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Want to know what Motivates your employees?

Stop Guessing – Start Connecting. 

Whenever I teach a leadership workshop or seminar, I’ll always ask participants, ‘What is one thing that you’d most like to learn from this workshop?’. No matter what city, country, or company I’m in, the answer is pretty much the same:

“How do I motivate my employees to do their best?”. Then they’ll usually add, “…consistently?”.

In addition to leading and managing employees, most leaders today have their own deliverables, project prime-ships, meetings, customer escalations, endless emails, and of course, virtual teams.

It can be challenging to know how to motivate employees to perform highly and consistently, even when you’re not there.   Here’s what not to do:   

Stop Assuming: One mistake is to assume that others are motivated by the same things you are. Perhaps you like the pressure of growing sales, the challenge of achieving a President’s Award, or the prestige of becoming the “the best fill in the blank”. While others may recognize these as important, it may not be what motivates them. For some it may be contributing to a greater purpose, working on a team, or mastering a skill. (See DRIVE by Daniel Pink). For others it’s about making enough money to provide food and shelter for their children.  

Stop guessing: Now days most leaders realize that not everyone is motivated solely by money. When asking employees to perform a task or adapt to a change we might offer up several benefits such as: ‘you’ll increase your ‘brand’, ‘you’ll advance your career’, or ‘you’ll get a promotion’. These are noble attempts to appeal to an employee’s values – but the trouble is, we’re still just guessing.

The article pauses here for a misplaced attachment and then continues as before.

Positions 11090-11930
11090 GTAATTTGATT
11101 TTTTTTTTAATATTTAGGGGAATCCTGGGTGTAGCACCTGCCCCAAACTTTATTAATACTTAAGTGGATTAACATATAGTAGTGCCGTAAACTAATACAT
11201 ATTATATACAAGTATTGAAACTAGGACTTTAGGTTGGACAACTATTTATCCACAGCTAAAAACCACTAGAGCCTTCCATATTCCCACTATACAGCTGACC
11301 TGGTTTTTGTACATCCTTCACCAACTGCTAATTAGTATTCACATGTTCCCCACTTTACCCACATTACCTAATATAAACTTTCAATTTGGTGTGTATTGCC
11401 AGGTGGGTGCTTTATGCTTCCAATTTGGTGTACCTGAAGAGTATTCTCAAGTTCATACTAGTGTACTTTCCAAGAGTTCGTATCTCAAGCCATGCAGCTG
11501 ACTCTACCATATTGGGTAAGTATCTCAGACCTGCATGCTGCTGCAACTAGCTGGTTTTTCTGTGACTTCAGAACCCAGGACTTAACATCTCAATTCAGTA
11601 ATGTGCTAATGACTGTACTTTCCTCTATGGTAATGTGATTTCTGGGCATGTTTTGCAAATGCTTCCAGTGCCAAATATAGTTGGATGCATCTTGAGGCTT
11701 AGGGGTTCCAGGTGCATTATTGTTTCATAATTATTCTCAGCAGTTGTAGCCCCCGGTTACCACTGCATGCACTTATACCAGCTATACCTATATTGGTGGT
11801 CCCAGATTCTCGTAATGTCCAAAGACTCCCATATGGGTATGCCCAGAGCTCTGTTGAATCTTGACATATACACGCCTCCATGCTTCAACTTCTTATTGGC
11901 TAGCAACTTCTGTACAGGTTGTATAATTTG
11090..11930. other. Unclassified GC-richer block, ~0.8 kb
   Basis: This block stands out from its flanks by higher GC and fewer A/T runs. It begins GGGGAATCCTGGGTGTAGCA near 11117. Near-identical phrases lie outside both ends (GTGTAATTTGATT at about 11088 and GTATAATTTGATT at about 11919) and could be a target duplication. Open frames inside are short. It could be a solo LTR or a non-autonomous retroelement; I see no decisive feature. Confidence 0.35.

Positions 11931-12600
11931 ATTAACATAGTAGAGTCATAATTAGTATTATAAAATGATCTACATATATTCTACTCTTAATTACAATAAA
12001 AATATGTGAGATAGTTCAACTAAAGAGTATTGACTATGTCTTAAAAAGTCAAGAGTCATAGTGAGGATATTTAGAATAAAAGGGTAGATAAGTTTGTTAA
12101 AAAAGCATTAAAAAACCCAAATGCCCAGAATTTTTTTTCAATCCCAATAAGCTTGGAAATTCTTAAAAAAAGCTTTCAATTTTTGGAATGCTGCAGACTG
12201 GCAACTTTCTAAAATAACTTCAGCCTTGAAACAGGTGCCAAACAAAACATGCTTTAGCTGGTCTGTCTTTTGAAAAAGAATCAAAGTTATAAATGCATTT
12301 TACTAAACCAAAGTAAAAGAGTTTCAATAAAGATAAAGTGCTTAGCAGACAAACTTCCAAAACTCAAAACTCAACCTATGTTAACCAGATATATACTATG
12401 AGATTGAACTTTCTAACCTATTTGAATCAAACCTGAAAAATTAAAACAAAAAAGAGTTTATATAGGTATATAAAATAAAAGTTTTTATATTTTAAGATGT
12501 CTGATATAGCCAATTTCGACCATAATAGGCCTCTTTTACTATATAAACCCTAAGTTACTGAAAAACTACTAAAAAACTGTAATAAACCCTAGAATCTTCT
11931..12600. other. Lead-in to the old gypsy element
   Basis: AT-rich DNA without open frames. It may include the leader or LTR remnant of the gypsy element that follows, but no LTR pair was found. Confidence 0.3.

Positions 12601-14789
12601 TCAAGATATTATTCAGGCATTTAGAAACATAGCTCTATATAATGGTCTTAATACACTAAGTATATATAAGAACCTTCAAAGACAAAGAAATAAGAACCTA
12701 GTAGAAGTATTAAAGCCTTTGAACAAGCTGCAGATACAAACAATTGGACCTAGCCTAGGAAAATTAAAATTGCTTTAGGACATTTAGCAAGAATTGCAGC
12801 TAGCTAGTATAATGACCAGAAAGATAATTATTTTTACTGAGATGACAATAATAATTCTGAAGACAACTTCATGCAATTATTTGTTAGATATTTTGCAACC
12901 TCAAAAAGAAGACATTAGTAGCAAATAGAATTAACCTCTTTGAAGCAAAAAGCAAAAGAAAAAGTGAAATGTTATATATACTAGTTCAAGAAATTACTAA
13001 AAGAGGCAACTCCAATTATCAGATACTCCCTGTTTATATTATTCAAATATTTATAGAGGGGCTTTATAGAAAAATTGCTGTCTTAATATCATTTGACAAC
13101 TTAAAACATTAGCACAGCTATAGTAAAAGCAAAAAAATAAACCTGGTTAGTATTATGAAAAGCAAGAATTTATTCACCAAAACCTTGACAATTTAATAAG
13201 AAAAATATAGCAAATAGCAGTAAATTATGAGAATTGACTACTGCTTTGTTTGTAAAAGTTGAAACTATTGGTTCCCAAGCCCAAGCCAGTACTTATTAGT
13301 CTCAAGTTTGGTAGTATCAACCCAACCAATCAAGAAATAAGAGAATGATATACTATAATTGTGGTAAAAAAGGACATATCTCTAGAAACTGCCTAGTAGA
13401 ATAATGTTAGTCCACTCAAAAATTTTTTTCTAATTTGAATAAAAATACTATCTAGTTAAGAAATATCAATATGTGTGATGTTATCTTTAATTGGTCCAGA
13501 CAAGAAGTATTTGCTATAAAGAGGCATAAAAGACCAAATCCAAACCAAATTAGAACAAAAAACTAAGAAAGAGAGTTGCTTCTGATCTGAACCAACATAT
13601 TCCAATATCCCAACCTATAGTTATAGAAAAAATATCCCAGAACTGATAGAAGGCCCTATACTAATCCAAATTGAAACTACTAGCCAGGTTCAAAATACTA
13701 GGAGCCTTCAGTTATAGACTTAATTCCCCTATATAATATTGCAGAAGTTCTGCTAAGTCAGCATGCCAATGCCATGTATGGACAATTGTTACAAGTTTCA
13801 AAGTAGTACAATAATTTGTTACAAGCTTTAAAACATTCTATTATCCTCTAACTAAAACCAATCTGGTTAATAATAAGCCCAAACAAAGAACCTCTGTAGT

Here is one practical, powerful way to find out what motivates someone:    

Start Connecting1: Take time to get to know your employee(s). Whether in a meeting, over a coffee, or on your way to the next sales call. It only takes a few minutes to ask someone about themselves. Here are examples of questions to get the conversation started:

  • What’s one thing you like most about the role you’re in now?
  • What seems most challenging about your role?
  • Given those challenges, what keeps you coming back every day?
  • If you could be doing more of something, what would that be?
  • What’s one thing you’re most passionate about in your personal life?
  • If you were to look out 5 years, what would put a smile on your face?
  • In order to achieve / experience / be … what would you need to learn?
  • How can I help?

Notice that these questions are open questions. Open questions tend to get people talking a bit more, and because there are no right answers, they tend to be more disarming than closed questions.  

Your job is to listen for what seems most motivating to them. Listen, learn, and stay curious.

When someone says, ‘I just want to get ahead’. Instead of saying, “Ya, I know what you mean,” be curious. Try double clicking2.

Here are some examples:

“When you say ‘Advance’ your career, what do you mean by advance?”, or “When you say ‘work-life balance,’ what does that look like for you?”, or “Sounds like you really want to ‘make an impact’, what’s important to you about that?”

Now you have a sense of their goals and what motivates them. You can frame suggestions or requests in terms of what’s important to them.  

Why Connect?

As Marcus Buckingham and Curt Coffman revealed in their book First Break All The Rules, the best leaders in the world treat employees uniquely, not the same. When you connect, the employee is more likely to feel:

“My supervisor or someone at work, seems to care about me as a person”.

“I have the opportunity to do what I do best, every day”.

“In the past year, I have had opportunities at work to learn and grow”.

While it does feel good to have someone deeply listen, it’s not just about being nice, or being liked. Remember, you’re listening for what is most motivating to them. As Adrian Gostick and Chester Elton suggest in their book What Motivates Me,  you can look for opportunities to sculpt3 their job in a way that is even more motivating to the employee. They’re more likely to be motivated to perform, solve problems and innovate new ideas, even when you’re not there.

If you’re looking for leadership techniques that are easy to use and get results, give us a call at Lidera, it’s what we do

[1] Andy Kimball – QB International

[2] Andy Kimball. QB International

[3] Adrian Gostick and Chester Elton, The Culture Works.

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